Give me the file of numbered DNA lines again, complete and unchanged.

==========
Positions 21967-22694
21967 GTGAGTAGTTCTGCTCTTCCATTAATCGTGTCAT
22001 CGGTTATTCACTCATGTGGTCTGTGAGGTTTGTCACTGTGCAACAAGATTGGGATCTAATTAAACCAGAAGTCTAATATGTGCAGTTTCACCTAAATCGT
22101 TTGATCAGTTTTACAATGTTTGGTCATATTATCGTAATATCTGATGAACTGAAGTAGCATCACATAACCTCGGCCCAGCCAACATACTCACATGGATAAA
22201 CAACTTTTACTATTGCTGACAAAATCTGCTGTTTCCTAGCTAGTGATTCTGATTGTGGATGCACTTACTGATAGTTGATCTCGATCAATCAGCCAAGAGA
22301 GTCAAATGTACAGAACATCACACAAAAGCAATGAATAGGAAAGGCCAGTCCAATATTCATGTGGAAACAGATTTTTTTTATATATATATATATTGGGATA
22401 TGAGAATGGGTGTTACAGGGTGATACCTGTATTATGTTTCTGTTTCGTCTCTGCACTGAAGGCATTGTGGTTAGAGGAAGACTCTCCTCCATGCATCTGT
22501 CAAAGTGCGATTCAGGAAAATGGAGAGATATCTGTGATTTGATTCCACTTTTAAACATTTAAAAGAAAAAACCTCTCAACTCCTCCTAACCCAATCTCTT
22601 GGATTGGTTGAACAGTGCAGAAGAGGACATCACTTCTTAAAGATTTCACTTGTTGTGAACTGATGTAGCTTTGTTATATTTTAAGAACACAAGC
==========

Positions 21967-22694
21967 GTGAGTAGTTCTGCTCTTCCATTAATCGTGTCAT
22001 CGGTTATTCACTCATGTGGTCTGTGAGGTTTGTCACTGTGCAACAAGATTGGGATCTAATTAAACCAGAAGTCTAATATGTGCAGTTTCACCTAAATCGT
22101 TTGATCAGTTTTACAATGTTTGGTCATATTATCGTAATATCTGATGAACTGAAGTAGCATCACATAACCTCGGCCCAGCCAACATACTCACATGGATAAA
22201 CAACTTTTACTATTGCTGACAAAATCTGCTGTTTCCTAGCTAGTGATTCTGATTGTGGATGCACTTACTGATAGTTGATCTCGATCAATCAGCCAAGAGA
22301 GTCAAATGTACAGAACATCACACAAAAGCAATGAATAGGAAAGGCCAGTCCAATATTCATGTGGAAACAGATTTTTTTTATATATATATATATTGGGATA
22401 TGAGAATGGGTGTTACAGGGTGATACCTGTATTATGTTTCTGTTTCGTCTCTGCACTGAAGGCATTGTGGTTAGAGGAAGACTCTCCTCCATGCATCTGT
22501 CAAAGTGCGATTCAGGAAAATGGAGAGATATCTGTGATTTGATTCCACTTTTAAACATTTAAAAGAAAAAACCTCTCAACTCCTCCTAACCCAATCTCTT
22601 GGATTGGTTGAACAGTGCAGAAGAGGACATCACTTCTTAAAGATTTCACTTGTTGTGAACTGATGTAGCTTTGTTATATTTTAAGAACACAAGC